The Conservative Party really does have a little bit traditionally an advantage on economic issues, so what they have to do is they would have to really position themselves well on the economy.

 

The hardest agenda I would say is for the NDP. When the Liberals have moved so far to the left to really occupy the space that the NDP traditionally occupies in terms of Canadians political thinking, there’s not a lot of space left for them. So they’re going to have to find a way to get back into this.

 

Mercedes Stephenson: Darrell Bricker, great analysis. Thanks so much.

 

Darrell Bricker: Thank you.

 

Mercedes Stephenson: Up next, does the Canadian military have the resources it needs to handle demands from overseas and domestic operations? We’ll find out.

 

[Break]

 

Mercedes Stephenson: Welcome back. Soldiers, sailors and air men and women sacrifice to keep this country safe. Right now, there are over 2,000 of them deployed far from home during this holiday season. Canada’s top general, the Chief of the Defence staff General Jonathan Vance sat down with me for a yearend interview on Canadian Forces operations.

 

General Vance, thank you so much for joining us.

 

General Jonathan Vance: It’s a pleasure.

 

Mercedes Stephenson: You see all of these reports. Reports that normal Canadians don’t get to see: reports about the threats that we face. What keeps you up at night?

 

General Jonathan Vance: Well what certainly keeps me busy are any of the reports pertaining to where we’re operating in the world, where there may be a threat to our troops, or a threat to the success of our missions and that can range from reports of individuals or groups of individuals armed or otherwise that would try to harm our people, all the way through to those kinds of reports that would have an impact on the success of our missions.

 

Mercedes Stephenson: What do you think the biggest threat to Canada is?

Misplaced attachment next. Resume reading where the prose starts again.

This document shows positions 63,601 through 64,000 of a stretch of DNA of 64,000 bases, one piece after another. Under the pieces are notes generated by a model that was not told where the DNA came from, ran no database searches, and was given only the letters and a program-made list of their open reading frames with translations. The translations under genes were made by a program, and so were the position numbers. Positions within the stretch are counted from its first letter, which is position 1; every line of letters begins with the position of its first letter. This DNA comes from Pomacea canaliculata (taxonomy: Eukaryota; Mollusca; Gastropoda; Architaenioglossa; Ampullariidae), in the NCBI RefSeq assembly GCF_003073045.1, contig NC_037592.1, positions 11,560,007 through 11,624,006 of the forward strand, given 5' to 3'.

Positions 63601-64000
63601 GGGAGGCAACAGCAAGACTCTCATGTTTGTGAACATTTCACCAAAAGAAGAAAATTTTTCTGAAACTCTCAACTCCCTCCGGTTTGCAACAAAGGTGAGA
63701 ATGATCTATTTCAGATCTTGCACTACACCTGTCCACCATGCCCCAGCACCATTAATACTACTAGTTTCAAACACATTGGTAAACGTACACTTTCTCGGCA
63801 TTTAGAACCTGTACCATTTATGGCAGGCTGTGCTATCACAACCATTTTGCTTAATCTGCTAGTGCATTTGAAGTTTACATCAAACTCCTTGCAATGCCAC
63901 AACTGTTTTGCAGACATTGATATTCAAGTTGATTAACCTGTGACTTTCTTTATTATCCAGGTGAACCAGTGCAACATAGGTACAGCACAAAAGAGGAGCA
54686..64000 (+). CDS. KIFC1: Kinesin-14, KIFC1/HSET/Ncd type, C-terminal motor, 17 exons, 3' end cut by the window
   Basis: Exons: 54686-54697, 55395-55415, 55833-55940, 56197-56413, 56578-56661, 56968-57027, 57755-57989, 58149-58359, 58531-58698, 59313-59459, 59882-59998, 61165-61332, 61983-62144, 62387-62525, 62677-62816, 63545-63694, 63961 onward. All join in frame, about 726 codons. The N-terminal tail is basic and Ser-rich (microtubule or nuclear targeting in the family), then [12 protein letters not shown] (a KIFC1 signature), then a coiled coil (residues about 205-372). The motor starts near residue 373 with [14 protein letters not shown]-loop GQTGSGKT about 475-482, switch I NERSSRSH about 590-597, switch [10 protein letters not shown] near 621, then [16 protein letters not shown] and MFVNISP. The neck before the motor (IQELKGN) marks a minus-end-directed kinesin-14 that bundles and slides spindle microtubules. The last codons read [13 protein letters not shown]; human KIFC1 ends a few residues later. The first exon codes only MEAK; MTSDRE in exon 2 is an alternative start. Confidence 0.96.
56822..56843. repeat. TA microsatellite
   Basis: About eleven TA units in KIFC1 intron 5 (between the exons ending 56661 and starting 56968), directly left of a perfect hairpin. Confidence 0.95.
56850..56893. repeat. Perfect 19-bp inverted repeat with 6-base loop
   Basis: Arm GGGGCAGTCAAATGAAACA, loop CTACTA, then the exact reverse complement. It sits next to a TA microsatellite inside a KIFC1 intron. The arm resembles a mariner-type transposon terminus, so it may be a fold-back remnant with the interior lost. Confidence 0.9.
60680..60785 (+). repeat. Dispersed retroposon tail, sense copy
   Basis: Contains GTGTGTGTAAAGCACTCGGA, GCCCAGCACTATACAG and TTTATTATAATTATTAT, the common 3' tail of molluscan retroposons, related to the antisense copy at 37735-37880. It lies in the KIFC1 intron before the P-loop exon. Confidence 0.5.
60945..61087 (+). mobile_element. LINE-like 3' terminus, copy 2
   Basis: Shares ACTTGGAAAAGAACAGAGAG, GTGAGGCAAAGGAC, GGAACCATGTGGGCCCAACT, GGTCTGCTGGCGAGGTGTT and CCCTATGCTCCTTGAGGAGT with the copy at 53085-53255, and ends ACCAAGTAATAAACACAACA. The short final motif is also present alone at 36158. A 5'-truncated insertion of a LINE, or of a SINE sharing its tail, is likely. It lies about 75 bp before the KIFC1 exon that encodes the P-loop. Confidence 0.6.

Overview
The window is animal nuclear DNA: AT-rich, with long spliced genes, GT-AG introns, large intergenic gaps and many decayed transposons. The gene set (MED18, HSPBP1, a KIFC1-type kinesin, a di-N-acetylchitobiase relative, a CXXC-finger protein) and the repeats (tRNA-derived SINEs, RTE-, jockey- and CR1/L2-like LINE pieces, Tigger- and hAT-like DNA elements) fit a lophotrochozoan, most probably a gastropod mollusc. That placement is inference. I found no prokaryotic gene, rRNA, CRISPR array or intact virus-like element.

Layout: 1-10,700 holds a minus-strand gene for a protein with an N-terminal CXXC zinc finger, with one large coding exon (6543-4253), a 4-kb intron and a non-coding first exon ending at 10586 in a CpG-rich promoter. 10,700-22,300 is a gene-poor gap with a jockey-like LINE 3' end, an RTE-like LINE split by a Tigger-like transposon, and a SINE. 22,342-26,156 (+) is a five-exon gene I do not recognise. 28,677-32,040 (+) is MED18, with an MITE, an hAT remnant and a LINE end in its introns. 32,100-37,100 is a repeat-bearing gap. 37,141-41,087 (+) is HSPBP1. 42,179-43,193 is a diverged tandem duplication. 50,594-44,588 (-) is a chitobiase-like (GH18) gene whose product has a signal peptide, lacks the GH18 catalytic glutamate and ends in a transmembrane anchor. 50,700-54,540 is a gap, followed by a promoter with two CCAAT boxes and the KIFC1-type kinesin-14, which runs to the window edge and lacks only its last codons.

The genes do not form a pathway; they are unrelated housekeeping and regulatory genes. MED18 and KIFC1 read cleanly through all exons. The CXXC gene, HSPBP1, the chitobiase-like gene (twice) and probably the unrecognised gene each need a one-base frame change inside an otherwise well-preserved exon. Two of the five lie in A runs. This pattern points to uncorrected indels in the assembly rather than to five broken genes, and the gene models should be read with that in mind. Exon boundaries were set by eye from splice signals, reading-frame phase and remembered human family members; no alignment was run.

General Jonathan Vance: There are very few large military threats to Canada. There are certainly threats that are evolving right now that can reach Canada, be they missiles or threats against our cyber security, threats to our oceans and to our shores. We face a significant threat almost every year now with natural disasters, forest fires and floods and so on that affect Canadians. So in our role to defend Canada and protect Canadians, that’s been significant.

 

Mercedes Stephenson: How much strain does that put on the forces, because you have limited personnel, limited equipment, limited budgets, and now you’re dealing with thousands of people deployed at home and abroad to deal with natural disasters as well as with manmade threats.

 

General Jonathan Vance: Generally speaking, over the last few years, we haven’t been, you know, stretched to the point of not being able to do the missions that we’ve been asked to do. One of the things that happens, of course, is as I provide options to the government for overseas missions, missions away from Canada, I don’t provide options that we can’t do. I don’t provide options that—

 

Mercedes Stephenson: So it limits your choices.

 

General Jonathan Vance: Well, like anything, I would be remiss if I didn’t give options that were feasible. And so yeah, we have to stick—every military does. You’ve got a certain size and you have to be able to live within it. Thus far, I haven’t felt any restrictions based on what the government has asked us to do versus what it is that we are able to do.

 

Mercedes Stephenson: Will you feel those restrictions going forward if there is not an injection of people or funding?

 

General Jonathan Vance: Absolutely. So that’s why the defence policy has a significant injection of people and funding. We’re going to grow by 3,500 people on the regular force. We’re going to grow into the reserve to 30,000.

 

Mercedes Stephenson: To change to operations, looking overseas, you have a tremendous number of troops on NATO operations. I think a lot of Canadians aren’t necessarily really aware of how many are there. How concerned are you about the situation between Russia and Ukraine which seems to be escalating, when there are so many Canadian troops that are in that region and could find themselves right at the front of where that conflicts taking place?